for instance, this Coro, this Coro landscape, which I find incredibly beautiful. Although it's not really a color scheme that I use a lot. So what I did is I took the Coro and before I painted a copy of it, which again, is another thing that you could do even with abstract paintings. If you love an abstract painting and you love the colors, you could play with replicating those colors. And what I did down here is I taped off a little grid and every color that I found in the painting I mixed and I put down on the grid before I painted it in to the copy that I was doing. So this is almost like a conceptual version of the Coro in terms of color. And if you look along the side here as well, these are all the trials I did, this is like show your work, this is all the trials that I did as I was developing my grid off of the Coro. Not really taught me that, you know, there's beauty in subtlety, there's beauty in things that I don't normally do and so highly recommend that sort of process to kind of get your feet wet with color and try different color schemes. I've also done that on location when I'm painting out in the field. Um working with, you know, this one is a bit of a brighter color scheme. So thinking about the saturation and brightness of these opaque colors as opposed to the colors the COro is working with. So that starts to give you a little bit of a feel for um your own color preferences and where you might be able to push yourself a little bit around that. All right, well, speaking of pushing color, So I have this studio in this mill building which is over 100 years old and as I walk around the mill building, I often get as a painter and as someone who loves abstraction, I get really captivated by the distressed walls where there's layers and layers of paint on them. And so I did a little photo shoot. I often take pictures of them actually just because I find them incredibly beautiful and I walked around the building and I did some close up shots of different parts of the building and these close up shots I think could be abstract paintings in and of themselves um could be made into abstract paintings. So this one I thought was particularly beautiful with all this chipping paint, um the pink and the green and all the little crevices there. This one I took in the elevator where the door scrapes across the wall. I thought this too in a very different way, was really quite beautiful. I was really just searching for an abstract image to work from something to mix it up a little bit. Here's another one that I thought was really beautiful. Um some scrapes, some tape, some little red lines. So you know, all of these are fair game, right, if you're wondering like I kind of want to work from something. I'm not really sure what it is. You could go for a walk, you could take pictures of the sidewalk, you could take pictures of walls, if you live in an urban area, there's tons of possibilities for that. And then I came upon this and I was like, I'm in love here. This is so cool and beautiful. And you might think I never really considered an old wall to be beautiful, but you might just start paying attention and seeing if maybe that could be a source of inspiration for you. So, I decided this was the image I wanted to try. This is the image I wanted to work from and I like the colors, you know, they're they're they're cool, like I like the colors. But I thought what would happen if I filtered this image? And first I filtered it into black and white just to sort of see, you know, like what are the darkest darks? What are the lightest lights? And then I was like, I kind of want to amp it like I kind of want to make it more intense. I want to work with my like favorite bright bright colors. So I took the image and I amped it up with a filter and I had, I was able to arrive at this which I think is just like so glorious and gorgeous. So this made me want to paint This, made me really want to paint. So you could play with filters, you could play with amping up photographic images to just help nudge you into maybe a zone of color that you might feel is like a little bit more exciting. So I took this painting, it's a pretty this image. It's a pretty um complicated image. So what I did is I actually um traced a map of it, I traced a map, I do this a fair amount. I traced a map of the color shapes on artists throughout the centuries have made little sketches and maps of smaller images like writing in the colors. And then using that for larger paintings back in the studio. But with photography and tracing paper you can make a map. And then I took that map and using some transfer paper. I actually transferred the map down onto a piece of watercolor paper with a pen. I transferred the shapes and then I started to mix colors. These are opaque colors. We have worked with opaque and transparent colors. All these colors are very opaque. I mix them in these little jars because when I put the cap on it it stays wet for a while. If you put it on a pallet, the water based opaque colors do dry out. They can be rehydrated but I kind of like having them stay wet so I can dip back into it when I need to. So I mixed out all these colors based on based on my image and you can kind of see how you know they relate to it. I didn't mix every single color that's in here because part of abstraction is simplifying. Part of abstraction is you know just sort of making decisions about what are your favorite parts and really um working with that. So I made this palette this spectrum out of opaque paint. I made some notations along the side. And then after I transferred my drawing, I started to paint in these colors using my image as a map. Using my image as a reference. And started to work in these abstract paints and created this um the beginning really of this abstract painting based on this uh this wall that I came upon. So I want to finish up a section of this painting with you and you actually think that there are some nice things happening here. I'd probably maybe work this a little further. Um maybe making some of the colors a little bit more opaque. But the part that I feel is really missing and the part that I think really enhances and and amps up the rest of the colors is this big dark blue shape in the bottom right hand corner. Because without that dark, really deep dark shape. The other colors don't feel quite as vivid. So a big part of choosing your colors and a big part of painting is making sure that as colors relate next to each other as they are put down there having a conversation, they're having a relationship. So I'm gonna go ahead and start to paint in as soon as I paint this deep dark blue next to that green, the green really starts to sing. I've painted around the edges. I've actually taped around the edges of this painting so that the in the end, when it's totally dry, I can just take off the tape and there'll be a nice uh nice straight clean edge there. So in some of these bigger areas I might just add a little water to this if the pain is feeling a little bit thick. The great thing about the water soluble paint is that you can just add a little water to make it flow a little better. And I'm just keeping my water off to the side. They're dipping it in. I'm using a round brush. The round brush again holds a fair amount of paint, but it also allows you to get into some of these little sort of smaller areas. Of course I can also use a smaller brush if I want to, which I might, but you can see as this sort of dark area starts to creep in to this middle section here, it really starts to make an impact. It really starts to make um the other colors pop, it amps. Um and you know, not every image is going to have a deep dark color, right? But if you're making up the colors yourself and I mean I could have just used completely arbitrary colors. However I actually really did like what the filtered image gave me as inspiration. So I decided to stick to that. But I feel like you could, you know, choose to change a color um based on what you feel the painting needs for sure. And this. I'm really considering this. I mean this could ultimately, when I'm finished, be an end point, but I also enjoy working on images like this. You know, water based paintings and then transitioning them into um larger pieces. Like if you do a whole bunch of studies like this in a water based media and a couple of them feel like standouts like you know what, that's something I want to explore further. Then you could take these studies and enlarge them and make larger pieces. But scale isn't always the end game, right? I mean, some pieces just want to be small and you really have to ask yourself about the scale and what makes sense for that depending on the image. All right, So my darkest painted in. I really love the way that just sort of amplify the other colors and made them sing. I can because I have these colors in these little um containers which have these little caps on them. I can close them up when I'm done and really push the cap down to keep the paint's wet. So if I come back in and maybe want to put another layer of this particular green on that green, I can easily do that. But the main point is that one, you never know where your inspiration is gonna come from, right? Like if you've never considered looking at a wall or looking at an old floor for an abstract image, give it a try start taking some photographs like that, see if it might be good source material for you. And once you have that, if you're interested in changing up your palette, if you're interested in moving from something that is quite realistic, exactly what you saw to something where the palette is brighter, where the palette is, um maybe something you're not used to then use a filter or just change the color map and play with it. I think you'll find that over time you start to stretch the boundaries of what's available to you as a painter, as an abstract painter. And again, I also really encourage you to look at other artists who use a range of colors, whether it's very monochromatic to more neutral, to really bright and and feed from that get inspired from that. It will ultimately give you so many options for your abstract work.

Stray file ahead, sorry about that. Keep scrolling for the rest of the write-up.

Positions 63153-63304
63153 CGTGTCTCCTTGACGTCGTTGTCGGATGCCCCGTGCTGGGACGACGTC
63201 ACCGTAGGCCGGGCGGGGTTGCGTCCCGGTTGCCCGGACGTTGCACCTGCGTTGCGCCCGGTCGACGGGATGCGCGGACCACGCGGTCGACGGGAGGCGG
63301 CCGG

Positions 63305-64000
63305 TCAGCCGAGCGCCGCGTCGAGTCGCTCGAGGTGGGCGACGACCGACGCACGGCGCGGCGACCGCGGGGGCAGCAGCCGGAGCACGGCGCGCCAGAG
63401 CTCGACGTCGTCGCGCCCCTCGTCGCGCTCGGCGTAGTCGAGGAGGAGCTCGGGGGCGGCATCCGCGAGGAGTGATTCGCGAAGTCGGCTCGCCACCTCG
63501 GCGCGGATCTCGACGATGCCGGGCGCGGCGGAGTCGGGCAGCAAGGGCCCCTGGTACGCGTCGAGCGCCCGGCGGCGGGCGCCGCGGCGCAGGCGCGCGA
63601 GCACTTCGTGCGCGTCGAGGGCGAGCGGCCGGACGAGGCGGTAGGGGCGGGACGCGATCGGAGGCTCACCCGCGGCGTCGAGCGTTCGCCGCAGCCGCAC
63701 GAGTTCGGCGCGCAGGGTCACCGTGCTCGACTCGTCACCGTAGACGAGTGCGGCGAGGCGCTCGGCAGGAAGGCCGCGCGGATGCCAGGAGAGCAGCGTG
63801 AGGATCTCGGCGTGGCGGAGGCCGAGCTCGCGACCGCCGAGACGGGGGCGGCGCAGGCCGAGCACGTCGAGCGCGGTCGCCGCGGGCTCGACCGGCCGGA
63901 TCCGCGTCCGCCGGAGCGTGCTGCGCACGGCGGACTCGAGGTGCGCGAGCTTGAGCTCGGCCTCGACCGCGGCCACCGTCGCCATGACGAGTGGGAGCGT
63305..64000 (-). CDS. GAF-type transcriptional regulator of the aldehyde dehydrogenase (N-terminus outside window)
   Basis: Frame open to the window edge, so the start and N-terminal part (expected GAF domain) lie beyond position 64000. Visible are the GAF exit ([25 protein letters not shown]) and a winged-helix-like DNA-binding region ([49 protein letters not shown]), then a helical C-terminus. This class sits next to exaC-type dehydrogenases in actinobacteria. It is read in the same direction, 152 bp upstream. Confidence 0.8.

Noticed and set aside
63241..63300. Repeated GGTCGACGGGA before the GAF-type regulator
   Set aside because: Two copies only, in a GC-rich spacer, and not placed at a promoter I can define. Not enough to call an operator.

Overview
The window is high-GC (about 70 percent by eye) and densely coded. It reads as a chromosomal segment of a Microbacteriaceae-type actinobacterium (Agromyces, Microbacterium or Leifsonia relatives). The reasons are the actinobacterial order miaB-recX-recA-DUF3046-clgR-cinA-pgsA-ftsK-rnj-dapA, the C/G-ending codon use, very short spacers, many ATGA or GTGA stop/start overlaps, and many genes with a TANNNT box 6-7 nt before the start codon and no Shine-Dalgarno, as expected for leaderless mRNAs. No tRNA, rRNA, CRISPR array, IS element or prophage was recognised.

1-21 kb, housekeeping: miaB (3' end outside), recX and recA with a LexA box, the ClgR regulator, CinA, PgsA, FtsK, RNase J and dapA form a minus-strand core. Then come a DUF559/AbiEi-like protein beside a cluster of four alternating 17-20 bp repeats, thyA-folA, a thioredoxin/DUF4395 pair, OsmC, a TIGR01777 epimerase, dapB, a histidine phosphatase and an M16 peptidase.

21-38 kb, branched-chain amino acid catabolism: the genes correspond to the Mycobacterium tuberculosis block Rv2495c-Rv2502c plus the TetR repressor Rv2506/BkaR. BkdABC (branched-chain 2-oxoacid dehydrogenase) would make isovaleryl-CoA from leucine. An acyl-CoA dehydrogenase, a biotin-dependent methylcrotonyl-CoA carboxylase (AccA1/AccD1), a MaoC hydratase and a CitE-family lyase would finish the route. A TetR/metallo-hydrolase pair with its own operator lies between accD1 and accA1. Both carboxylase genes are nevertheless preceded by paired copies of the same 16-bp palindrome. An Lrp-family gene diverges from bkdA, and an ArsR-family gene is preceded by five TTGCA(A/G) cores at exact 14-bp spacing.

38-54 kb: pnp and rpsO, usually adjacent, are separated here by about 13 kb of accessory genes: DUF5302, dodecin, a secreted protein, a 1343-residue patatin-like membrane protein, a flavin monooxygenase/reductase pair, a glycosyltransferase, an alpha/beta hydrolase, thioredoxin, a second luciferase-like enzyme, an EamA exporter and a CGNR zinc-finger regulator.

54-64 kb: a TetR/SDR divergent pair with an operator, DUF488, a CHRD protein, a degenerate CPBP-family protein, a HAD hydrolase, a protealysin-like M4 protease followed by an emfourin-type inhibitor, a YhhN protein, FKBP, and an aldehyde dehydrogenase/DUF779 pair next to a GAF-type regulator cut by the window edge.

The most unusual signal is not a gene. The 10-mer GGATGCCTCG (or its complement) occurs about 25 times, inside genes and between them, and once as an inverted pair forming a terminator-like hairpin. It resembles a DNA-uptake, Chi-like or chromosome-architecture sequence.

Class Materials

Bonus Materials with Purchase

Abstract Painting Color Wheel
Transparency & Opacity
Color Wheel
Color Wheel Template with Neutrals
Abstract Painting Materials